if you do." I got them to sit on the ground and told not to move till I came back. Running all the way to the hut, I related there what I had seen. Our breakfast was just ready. Taking a "billy" of tea and a little food with us, a party went and brought the lost travellers slowly back to the hut; fortunately they were not very thirsty, as they had had plenty of water from the river for several days, but prior to reaching the river they had suffered terribly from thirst. We gave them the little food we brought with us, and they drank some of the tea. The first thing to do, now that we had them at our hut, was to resort to our slop chest, and put some clothes on them, rigging them out in moleskin trousers, undershirt and a blue serge shirt overall, and we also gave them boots. The clothes were sad misfits, for they only fitted where they touched. The poor fellows were so thin that you could see their joints, and their arms were not much thicker than a good stout finger ; their ribs could be easily counted, and the eyes were sunk right back in their heads, and with their high cheek bones, and their lips blackened, they would frighten any one that looked at them. We had killed a bullock the evening before, and the cook put on some steak in the pan, in order, as he said, to give the poor fellows a good feed," and by the time we had finished dressing them the steak was nearly cooked. The smell of the steak made the starving men ravenous, and we had to hold them, or they would have attempted to snatch the steak, out of the pan, and would probably have fallen into the fire in the attempt. Andrew Beveridge fortunately knew that if they got too much food at once it would almost to a certainty kill, them, and gave orders that they were only to have very small quantities, and at stated times. We accordingly only gave them a small piece of steak and damper, but they craved for more, and begged and cried like children for some, but we did not give it to them. Oh ! when I think what hideous mortals they were to look at, it almost makes me shiver now, nearly 50 years after. After clothing and feeding them we put them to bed, thinking they would go to sleep, but it was no good; for they kept calling to us for more food, and calling us greedy, and abusing us for not allowing them to have as much as they wanted. We learned that their names were Ogilvy and Green. Like many others in those days, they had a great idea that some good open country was to be found by penetrating far enough into the mallee, and with this object in view they started from somewhere on the " Adelaide side"— as South Australia was then called. Their idea was to enter the mallee and steer by compass for the Murray River. At starting they had several men, a spring cart with rations, a keg of water and a little dog. For a week or two they had to chop down the mallee so that the cart could go through, consequently they oould only travel a few miles a day. After awhile the men got disheartened and said they would go no further, so they took some rations and water, and with their blankets set off on the tracks made by the cart, and made back again for the Adelaide side, and Messrs, Ogilvy and Green saw no more of them. These two gentlemen were thus left alone In the dense mallee, but being possessed of more courage and enterprise than their men, they decided to push on, so they took the horse but left the cart, for they saw plainly they would never cut their way through with the latter. They took what rations they could carry, also some of the water and a blanket each. When they left the cart, they thought they would make the River Murray in a couple of days at furthest, but unfortunately they had taken the wrong bearings, in consequence of which they were for days travelling almost parallel with the river. I forgot to mention that they had taken a gun from the cart, and also the littie dog. They travelled on, every hour expecting to come to the river. I forget how long they were in this suspense — anyway the rations they had, as well as the water, were used, although they husbanded them as much as possible. They only saw one bird, a crow, which they shot. They ate it very sparingly, and by this time the mallee scrub had torn off their clothes, and they themselves were becoming very weak. The horse also became too weak to carry any thing. Their blankets had got so much torn by the scrub that at last they had only a piece of about 4 feet long and 3 feet, wide. Having become too weak to carry the gun they left it behind them, and they had nothing now but what they stood in, and that was not muoh, for the mallee scrub had laid claim to and deprived them of nearly all clothes. They were now very thirsty, so they used to lie side by side at night and spread the little bit of blanket out to catch any dew that might fail during the night, and when it had caught a little they took turn and turn about to suck it, and that is the only thing they had to moisten their tongues for a number of days, and nothing at all to eat. At last human nature oould stand this no longer, and they made up their minds to lie down and die. Mr. Green lay down and wished his companion " Good-bye " by shaking hands with him. They could not apeak — their tongues: were so much swollen. Ogilvy was somewhat stronger than Green, so he walked slowly away from his friend, leading the old horse as usual. He had not gone far from his dying friend when the old horse sniffed the air and gave a faint neigh. Ogilvy had hopes that it was water the horse smelt, so he let him go and followed on his tracks, and in less than half a mile he saw the river. The horse got up to his neck in it ; and when it came out of the water it looked more like a long barrel than a horse. Mr. Ogilvy displayed great caution when he got to the water. He drank a little, then went in up to his chin, put his head under water, but kept his mouth closed. After standing in the water for some time he took another drink and taxed his brain as to how he could possibly carry some water to his friend, whom he had so recently left to die for the want of It. He could not for a time think of anything that he could carry water in, but at last it struck him that the one remaining boot he had on might hold some. He soon tried the experiment, and to his exceeding great joy found it would hold nearly a pint. After taking another very small drink or two, he resolved to try and carry some to his now almost dead friend. Mr. Ogilvy felt much stronger now that he had had a drink, so he filled the boot and started on the old horse's tracks into the mallee to his friend ; he had not more than a mile to travel, but of course that was a long way for a person in his state. Mr. Ogilvy got safely to his friend by following the horse's tracks. Had he not taken the horse with him when he parted with Mr. Green he never could have found his way back to him from the river. When he got to him he was on his back gasping for breath, with his tongue out of his mouth, much swollen. Ogilvy poured a little of the water into his mouth, but Green did not have power to swallow, and when Ogilvy saw the precious fluid running out of the corners of his mouth and going to waste, he had to adopt some other plan, so he sprinkled a little over the face and kept moistening the tongue, turning him over so as to cause the blood to clrculate, and eventually got a little water down his throat, and by degrees a littie more, then the eyes began to open and the faculties to play their parts, and soon after Mr. Green became sensible again. Mr. Ogilvy left him, and followed the horse's tracks back again to the river, for the double purpose of getting a drink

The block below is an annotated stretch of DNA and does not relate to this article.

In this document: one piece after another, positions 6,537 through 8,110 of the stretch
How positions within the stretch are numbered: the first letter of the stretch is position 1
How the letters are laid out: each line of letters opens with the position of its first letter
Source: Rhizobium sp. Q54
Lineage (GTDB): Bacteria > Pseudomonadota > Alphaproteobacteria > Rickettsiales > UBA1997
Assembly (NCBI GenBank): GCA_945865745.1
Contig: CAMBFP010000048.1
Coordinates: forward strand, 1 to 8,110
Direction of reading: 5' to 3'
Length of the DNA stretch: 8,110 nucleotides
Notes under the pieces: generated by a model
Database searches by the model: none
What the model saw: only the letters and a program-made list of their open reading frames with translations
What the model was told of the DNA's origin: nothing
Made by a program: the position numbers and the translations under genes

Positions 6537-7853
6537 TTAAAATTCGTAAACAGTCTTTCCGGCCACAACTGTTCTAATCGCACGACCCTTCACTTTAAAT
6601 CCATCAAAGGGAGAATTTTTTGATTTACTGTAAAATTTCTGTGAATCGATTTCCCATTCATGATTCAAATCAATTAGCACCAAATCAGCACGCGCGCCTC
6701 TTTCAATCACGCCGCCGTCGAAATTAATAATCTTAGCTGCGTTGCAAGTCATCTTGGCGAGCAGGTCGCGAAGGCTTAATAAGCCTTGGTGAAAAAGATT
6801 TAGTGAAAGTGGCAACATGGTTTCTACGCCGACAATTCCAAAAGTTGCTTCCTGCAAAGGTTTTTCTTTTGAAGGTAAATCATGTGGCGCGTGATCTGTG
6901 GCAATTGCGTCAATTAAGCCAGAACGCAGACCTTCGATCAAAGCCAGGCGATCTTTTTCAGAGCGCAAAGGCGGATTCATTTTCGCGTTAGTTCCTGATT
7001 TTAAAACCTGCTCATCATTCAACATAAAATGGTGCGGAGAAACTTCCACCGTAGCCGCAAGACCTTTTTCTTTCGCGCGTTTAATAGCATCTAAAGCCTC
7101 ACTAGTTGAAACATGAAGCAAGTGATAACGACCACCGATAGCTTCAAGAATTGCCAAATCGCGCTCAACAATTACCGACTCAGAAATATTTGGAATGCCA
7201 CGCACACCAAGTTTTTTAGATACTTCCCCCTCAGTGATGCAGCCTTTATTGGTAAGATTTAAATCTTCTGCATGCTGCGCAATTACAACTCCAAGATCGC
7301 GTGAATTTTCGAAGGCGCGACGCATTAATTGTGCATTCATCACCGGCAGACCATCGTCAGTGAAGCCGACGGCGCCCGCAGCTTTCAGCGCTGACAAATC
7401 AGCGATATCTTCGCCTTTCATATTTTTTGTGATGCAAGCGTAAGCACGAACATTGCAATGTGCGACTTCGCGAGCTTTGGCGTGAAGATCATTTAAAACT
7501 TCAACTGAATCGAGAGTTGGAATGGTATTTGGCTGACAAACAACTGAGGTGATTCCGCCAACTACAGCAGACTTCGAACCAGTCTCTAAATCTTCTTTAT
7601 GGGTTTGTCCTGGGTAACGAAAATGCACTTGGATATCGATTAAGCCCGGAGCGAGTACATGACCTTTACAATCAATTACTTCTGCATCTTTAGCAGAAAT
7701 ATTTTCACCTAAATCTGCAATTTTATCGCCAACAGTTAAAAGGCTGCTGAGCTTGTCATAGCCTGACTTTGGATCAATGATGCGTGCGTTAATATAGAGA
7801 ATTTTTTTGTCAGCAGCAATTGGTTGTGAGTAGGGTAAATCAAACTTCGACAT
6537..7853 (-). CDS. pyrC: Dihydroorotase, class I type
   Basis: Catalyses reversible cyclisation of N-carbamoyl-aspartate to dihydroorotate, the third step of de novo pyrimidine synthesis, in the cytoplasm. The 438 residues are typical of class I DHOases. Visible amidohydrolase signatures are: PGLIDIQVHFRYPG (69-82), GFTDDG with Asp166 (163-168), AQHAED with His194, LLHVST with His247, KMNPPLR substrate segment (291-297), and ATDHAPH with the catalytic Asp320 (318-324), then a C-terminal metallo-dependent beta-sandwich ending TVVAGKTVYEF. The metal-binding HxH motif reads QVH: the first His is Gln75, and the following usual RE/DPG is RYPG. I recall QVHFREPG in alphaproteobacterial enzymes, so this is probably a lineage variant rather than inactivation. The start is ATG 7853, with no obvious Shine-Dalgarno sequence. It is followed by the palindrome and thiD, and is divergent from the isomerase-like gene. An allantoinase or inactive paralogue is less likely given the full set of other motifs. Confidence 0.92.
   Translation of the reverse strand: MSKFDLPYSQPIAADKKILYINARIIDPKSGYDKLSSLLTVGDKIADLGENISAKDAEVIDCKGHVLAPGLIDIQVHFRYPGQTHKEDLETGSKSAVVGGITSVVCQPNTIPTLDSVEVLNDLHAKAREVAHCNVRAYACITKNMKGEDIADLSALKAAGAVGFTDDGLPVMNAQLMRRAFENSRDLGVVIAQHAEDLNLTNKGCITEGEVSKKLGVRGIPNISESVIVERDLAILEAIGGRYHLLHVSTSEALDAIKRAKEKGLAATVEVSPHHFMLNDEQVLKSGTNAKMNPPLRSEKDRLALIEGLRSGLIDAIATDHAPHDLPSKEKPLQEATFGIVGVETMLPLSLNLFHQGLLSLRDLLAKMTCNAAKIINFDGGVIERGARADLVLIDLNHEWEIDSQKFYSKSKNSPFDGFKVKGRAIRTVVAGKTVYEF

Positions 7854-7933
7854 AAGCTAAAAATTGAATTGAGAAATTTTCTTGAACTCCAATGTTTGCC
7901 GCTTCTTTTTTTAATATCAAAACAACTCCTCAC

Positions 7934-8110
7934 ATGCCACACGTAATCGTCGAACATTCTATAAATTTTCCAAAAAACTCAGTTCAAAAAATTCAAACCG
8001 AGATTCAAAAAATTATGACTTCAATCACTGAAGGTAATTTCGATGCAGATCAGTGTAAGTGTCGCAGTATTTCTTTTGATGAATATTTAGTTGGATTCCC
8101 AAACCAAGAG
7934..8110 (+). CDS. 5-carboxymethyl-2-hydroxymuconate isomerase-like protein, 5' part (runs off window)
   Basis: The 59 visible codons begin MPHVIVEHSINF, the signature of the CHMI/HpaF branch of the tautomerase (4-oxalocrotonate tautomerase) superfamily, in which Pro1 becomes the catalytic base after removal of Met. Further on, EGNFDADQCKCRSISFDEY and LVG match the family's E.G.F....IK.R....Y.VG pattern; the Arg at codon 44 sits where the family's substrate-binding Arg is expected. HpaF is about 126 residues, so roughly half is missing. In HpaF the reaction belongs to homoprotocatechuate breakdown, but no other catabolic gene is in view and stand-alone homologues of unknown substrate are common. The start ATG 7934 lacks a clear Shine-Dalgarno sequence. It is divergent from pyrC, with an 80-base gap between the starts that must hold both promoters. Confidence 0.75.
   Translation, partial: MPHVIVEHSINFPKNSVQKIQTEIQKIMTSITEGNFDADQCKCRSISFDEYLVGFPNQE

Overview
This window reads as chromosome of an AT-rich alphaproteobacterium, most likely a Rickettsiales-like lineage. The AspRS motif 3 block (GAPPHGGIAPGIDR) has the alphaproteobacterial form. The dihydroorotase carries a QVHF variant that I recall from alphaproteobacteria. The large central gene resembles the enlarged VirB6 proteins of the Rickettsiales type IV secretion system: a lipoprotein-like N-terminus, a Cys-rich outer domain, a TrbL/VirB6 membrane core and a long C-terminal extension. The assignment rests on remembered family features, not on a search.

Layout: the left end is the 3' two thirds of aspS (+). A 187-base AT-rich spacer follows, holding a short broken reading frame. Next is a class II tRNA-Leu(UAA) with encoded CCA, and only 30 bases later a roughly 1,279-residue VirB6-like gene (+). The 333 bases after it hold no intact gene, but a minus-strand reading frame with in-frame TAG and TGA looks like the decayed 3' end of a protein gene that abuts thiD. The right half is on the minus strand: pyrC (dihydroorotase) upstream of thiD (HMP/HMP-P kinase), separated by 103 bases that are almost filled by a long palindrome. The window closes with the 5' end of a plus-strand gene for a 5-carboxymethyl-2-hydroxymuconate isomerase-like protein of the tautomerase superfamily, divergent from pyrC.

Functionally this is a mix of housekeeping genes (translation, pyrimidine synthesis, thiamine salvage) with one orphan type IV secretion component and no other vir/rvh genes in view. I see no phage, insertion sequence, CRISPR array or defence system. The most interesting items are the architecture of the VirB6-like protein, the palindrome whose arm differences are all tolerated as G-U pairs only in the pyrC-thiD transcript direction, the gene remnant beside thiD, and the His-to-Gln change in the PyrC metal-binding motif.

himself and to fill his boot again for his friend. It took him the remainder of that day to accomplish this journey, but he got back to his friend before dark, and to his great delight found Green sitting up waiting for him. They could speak to each other now; they laid down together again that night, and felt delighted at thinking it would be their last night in the mallee scrub. The next morning Green could walk, and they started on the horse's tracks again for the river and got to it about midday They started at sunrise and had only rather over a mile to walk. This will show how slowly they travelled, poor fellows. When they both got to the river they concluded their troubles were nearly over for they fully expected to come In sight of a cattle or sheep station, and they said to themselves it would be a cattle station, because there were such a lot of cattle tracks. They were now very hungry, and of course very weak. The poor fellows were again doomed to disappointment, for the tracks they had seen were made by " wild cattle," of which there were a good many a long way down the river. They travelled on for four or five days, every hour expecting to sight a station, not knowing that there was none for many weary miles. They would have killed the horse, drank his blood, and eaten the flesh when in the mallee but they were altogether too weak to kill him. However, the day, before I fell in with them they had decided upon killing the little dog and eating him. Oh ! such a dog as he was. The poor little thing was a small terrier with long hair, and so poor that you could almost see his joints through his hair, and was the funniest doggy to look at I ever saw. If they had killed him I don't believe they would have got half a pound of meat off him to eat, but still they buoyed themselves up with the treat they were going to have when they did kill him. They had no knives or anything to kill doggy with, but they intended to hold him by the throat and choke him. " Surely," said they, "if we could not kill the horse we are strong enough, combined, to choke the dog." However, fortune favored doggy, for on this day when walking along they saw a black lubra sitting at the edge of the reed beds with her back to then and who was evidently deaf. They halted, not knowing what to do, for they felt sure they were amongst the blacks. However, they were so close to the poor old woman that they could see she had a number of small fishes in a net in front of her and seemed to be busy sorting them. They thought they would like to take them away from her, but did not feel strong enough to do battle with her in case she should turn on them. However, hunger prompted them, and they walked up to the lubra, who never saw or heard them until they put their hands on her shoulders and pulled her backwards, which did not require much strength to accomplish. The poor old thing was so frightened at the sight of two white men (of course she had never seen one before) that she seemed not to have power to scream or call out for assistance, but jumped up quite bewildered and ran into the reeds, and they saw no more of her, and strange to say, they never saw a black all the time they were on the river. After the old lubra ran into the reeds, Ogilvy and Green gathered up the fish. There were about 20 of them and about the size of sardines. They ate about a dozen of them raw, for they had no means of making a fire, and the balance they were keeping for next day, when they meant to finish the lot. They had these few fishes in the old Iubra's net bag, when I fell in with them. The fact of their having met with the old deaf lubra and taking her fish from her was the means of saving poor little doggy's life. Anyway he would not have been much of a "feed " for them, for, as I said before, he was the most wretched looking of dogs ; if he ever had a stomach he had lost it, for he had no signs of one now— all back bone, legs, hair and tail. The old horse they left behind them, as he was of no use whatever, being too weak to carry anything, and it was troublesome leading him ; we got him in the course of a few days and brought him to our hut, and there being plenty of grass he soon got over his trials. They had travelled up the river five days before I fell in with them, but it is so very long ago that I forget how many days they were in the mallee before they made the river. After we had nursed them up for about a week, attending to their diet and seeing that they did not get too much food at once, they expressed a desire to have a look at the country on the other side of the river. We had understood from the blacks that more white fellows had settled down there, but we had seen nothing of them. To gratify the wish of the two rescued men we got the blacks to fetch a large bark canoe and my brother Edmund, Green and Ogilvy went across the river in it, a black propelling it across. They tied light lines to their horses and swam them over, holding the lines in their hands. When over the river all right, they mounted their horses and rode over the country till past midday, when they saw sheep tracks. They followed these traoks for a considerable distance, when they saw smoke, whioh they shortly discovered came from a hut. At the hut they found a Mr. McTier, who had been sent out by a Sydney firm to look for and take up country, and after travelling for a long time he decided to take up this country, so that Ogilvy and Green were just too late. They remained with Mr. McTier that night. At supper, both Green and Ogilvy took a very hearty meal, neither Mr. McTier nor my brother thinking it would injure them after their being used to food for over a week. True, they had been used to food, but we always took good care to stop them when we considered they had had enough; however, shortly after they had the hearty meal they began to feel unwell, and got to be very bad with pains in the stomach, etc, and it was " touch and go " with them, for they were very nearly killed. . However, they were once more brought round and returned to our place, where they stayed until they were quite well and strong. We sold them a couple of our horses, and they started along Major Mitchell's old track and finally reached Melbourne, and I never saw or heard of them again. (To Be Continued.)